Sunday, February 5, 2012

Homemade Jams

The other day on TV, I saw a show where a bunch of well-known chefs went around NYC to various markets and restaurants collecting food that was headed to the dumpster. This food was by no means bad, spoiled, or inedible. It was fresh and perfectly good food to cook with and consume. And there were copious amounts of it too! In fact, one guest on the show regularly spent his evenings "grocery shopping" through the garbage bags put outside of these markets and restauraunts. You might say he's a modern day hunter-gatherer.
The food he collected consisted of produce that may have had a few blemishes and meats and dairy nearing their expiration date which made them less appealing to the overly-discerning customers of today. But what a travesty to discard of all this food when there are millions of people starving in the U.S.?! It was eye-opening and quite painful to learn that such markets and restaurants do not have a mandatory program under which they must direct these items to food banks and soup kitchens locally. It broke my heart.
With that in mind, I've been trying to be more efficient with the food I buy. Sometimes, though we are inevitably left with more food than we know what to do with. So, if foods are beginning to go south, I have been tring to come up with ways to save them and prolong their shelf life. For example, a few weeks ago, I had a bunch of strawberries that I had purchased from the market. They were so inexpensive, I had to stock up, but I could only eat so many of them. My kids eat like birds, so they didn't eat too many either and quite frankly, my husband would rather eat a meatball hero than a handful of strawberries. So I was left with quite a few strawberries.

Well, when life gives you strawberries, make strawberry jam. If packaged and sealed properly in sterile jars, they will last for up to a year in your pantry! Jam is such an easy food to make that is versatile in its use. They make super gifts too!
Here is the recipe that I use to make my delicious jams:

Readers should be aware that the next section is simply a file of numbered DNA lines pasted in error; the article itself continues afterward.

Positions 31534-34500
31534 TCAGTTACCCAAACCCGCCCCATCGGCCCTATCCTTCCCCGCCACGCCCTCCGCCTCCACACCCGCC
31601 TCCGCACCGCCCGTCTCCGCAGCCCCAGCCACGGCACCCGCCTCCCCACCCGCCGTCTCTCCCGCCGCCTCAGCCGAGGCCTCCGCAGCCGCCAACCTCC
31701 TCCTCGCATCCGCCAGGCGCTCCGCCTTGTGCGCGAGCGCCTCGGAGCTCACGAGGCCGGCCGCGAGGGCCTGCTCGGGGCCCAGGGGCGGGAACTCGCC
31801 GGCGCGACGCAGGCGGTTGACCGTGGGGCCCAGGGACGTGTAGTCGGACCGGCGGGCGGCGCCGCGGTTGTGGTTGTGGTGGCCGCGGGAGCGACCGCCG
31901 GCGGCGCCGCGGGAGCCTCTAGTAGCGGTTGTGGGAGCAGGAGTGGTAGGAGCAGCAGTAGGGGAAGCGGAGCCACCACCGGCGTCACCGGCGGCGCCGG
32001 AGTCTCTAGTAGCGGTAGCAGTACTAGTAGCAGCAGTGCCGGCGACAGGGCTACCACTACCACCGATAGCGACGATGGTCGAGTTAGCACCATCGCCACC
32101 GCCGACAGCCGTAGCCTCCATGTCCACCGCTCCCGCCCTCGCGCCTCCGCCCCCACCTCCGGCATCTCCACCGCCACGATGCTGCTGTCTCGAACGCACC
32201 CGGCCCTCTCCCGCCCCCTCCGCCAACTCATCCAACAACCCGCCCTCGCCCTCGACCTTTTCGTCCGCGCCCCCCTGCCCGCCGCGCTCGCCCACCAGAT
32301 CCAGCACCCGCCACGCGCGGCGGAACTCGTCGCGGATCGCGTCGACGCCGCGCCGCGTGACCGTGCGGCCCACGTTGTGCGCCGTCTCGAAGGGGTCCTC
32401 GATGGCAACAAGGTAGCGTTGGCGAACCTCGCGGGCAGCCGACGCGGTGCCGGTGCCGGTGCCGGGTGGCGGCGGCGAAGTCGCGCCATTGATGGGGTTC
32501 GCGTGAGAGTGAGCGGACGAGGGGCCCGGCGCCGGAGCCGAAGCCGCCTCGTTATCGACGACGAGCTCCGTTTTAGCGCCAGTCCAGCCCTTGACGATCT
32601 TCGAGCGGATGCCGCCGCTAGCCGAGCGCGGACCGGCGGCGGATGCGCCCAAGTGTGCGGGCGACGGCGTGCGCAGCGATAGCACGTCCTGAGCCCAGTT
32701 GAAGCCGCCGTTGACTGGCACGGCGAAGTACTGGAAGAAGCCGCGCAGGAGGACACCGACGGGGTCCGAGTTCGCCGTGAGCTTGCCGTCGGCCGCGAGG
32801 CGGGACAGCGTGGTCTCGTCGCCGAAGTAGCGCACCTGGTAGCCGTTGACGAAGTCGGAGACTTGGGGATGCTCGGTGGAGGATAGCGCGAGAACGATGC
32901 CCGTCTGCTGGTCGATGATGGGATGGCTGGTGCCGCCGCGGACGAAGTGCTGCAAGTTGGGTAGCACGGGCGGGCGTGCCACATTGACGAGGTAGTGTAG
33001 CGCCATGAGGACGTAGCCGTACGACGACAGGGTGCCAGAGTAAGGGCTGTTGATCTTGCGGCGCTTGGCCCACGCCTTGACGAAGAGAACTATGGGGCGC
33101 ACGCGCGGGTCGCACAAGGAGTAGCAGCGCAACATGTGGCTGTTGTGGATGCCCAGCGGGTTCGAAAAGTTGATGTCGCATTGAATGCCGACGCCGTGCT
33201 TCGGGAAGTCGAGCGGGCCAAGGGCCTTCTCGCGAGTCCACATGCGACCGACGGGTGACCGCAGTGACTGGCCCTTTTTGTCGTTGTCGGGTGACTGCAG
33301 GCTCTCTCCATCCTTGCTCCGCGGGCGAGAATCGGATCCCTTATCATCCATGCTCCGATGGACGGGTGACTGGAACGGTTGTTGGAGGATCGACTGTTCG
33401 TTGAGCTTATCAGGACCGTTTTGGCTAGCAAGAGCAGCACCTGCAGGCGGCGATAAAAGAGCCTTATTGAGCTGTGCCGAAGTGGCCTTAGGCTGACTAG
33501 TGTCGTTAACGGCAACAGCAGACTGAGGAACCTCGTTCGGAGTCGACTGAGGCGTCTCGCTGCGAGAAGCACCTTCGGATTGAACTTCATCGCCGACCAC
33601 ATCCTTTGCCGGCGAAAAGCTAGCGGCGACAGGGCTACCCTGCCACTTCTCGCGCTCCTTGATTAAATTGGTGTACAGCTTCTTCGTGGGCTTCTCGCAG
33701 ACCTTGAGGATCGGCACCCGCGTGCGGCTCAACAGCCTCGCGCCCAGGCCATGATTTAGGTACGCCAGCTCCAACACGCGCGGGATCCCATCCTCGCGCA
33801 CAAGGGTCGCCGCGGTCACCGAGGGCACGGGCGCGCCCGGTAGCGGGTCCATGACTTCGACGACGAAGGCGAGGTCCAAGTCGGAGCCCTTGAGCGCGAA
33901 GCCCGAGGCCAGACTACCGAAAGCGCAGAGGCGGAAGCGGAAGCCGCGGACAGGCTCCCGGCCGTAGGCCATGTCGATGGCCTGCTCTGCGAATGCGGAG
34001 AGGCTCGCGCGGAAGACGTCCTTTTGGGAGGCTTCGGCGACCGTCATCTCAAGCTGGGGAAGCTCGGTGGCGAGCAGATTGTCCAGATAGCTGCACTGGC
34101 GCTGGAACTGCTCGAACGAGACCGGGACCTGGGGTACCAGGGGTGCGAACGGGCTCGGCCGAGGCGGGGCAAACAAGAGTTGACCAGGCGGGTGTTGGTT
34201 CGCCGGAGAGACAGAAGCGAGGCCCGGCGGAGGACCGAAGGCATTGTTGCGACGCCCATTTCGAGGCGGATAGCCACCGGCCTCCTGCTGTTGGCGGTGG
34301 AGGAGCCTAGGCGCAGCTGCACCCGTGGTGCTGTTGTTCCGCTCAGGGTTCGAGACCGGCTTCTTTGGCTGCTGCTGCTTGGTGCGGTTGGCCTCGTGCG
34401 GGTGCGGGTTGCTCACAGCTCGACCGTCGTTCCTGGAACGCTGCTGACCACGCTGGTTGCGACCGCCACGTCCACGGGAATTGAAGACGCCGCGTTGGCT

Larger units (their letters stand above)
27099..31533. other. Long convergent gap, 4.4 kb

Berry Jam

1 pint of fruit (any berry or combination of berries)
1 t lemon juice
1/4 to 1/2 cup granulated white sugar (if the fruit is sweet, use less sugar, to taste)
1/4 cup water

Bring the sugar and water to a boil over medium heat. Add in your cleaned berries and lemon juice and stir to coat. Bring jam back to a boil and then turn down the heat to simmer for about 10 minutes or until thickened. You can use a potato masher to break up the berries while they are cooking for a less lumpy consistency. Meanwhile, in a large, deep pot, bring water (about 3/4 of the way up the sides of the pot) to a boil. Insert your washed mason jars, lids and all, fully immersed for 10 minutes. Using tongs and very carefully, remove the jars and lids and place on a clean paper towel, mouth side up. Your jars are now sterilized. Once the jam is thickened, spoon it into your sterilized mason jars to about 1/2" from the tops and tighten the lids. Carefully insert the jars (lids well tightened) back into the pot of boiling water. Make sure the jar is completely immersed (the tops of the jars are 2" from water level) and let it sit for 10 minutes as the water continues to boil. Then turn the stove off and let the jars sit for an additional 5 minutes. Again very carefully, remove your jars from the water and set them on a kitchen towel to come to room temperature. After several hours and once cooled, if you press on the lids you will notice that it has sunken down and doesnt make a popping sound. This confirms that your jars have been correctly sealed. Jams such as this one may be stored for up to 1 year in a dark, dry and cool area such as your kitchen pantry. Once opened, use within two weeks and store in the fridge.
*Note: Different types of fruits and foods need different canning times and methods. You can refer to a canning chart or click on this link for helpful and safe canning information.

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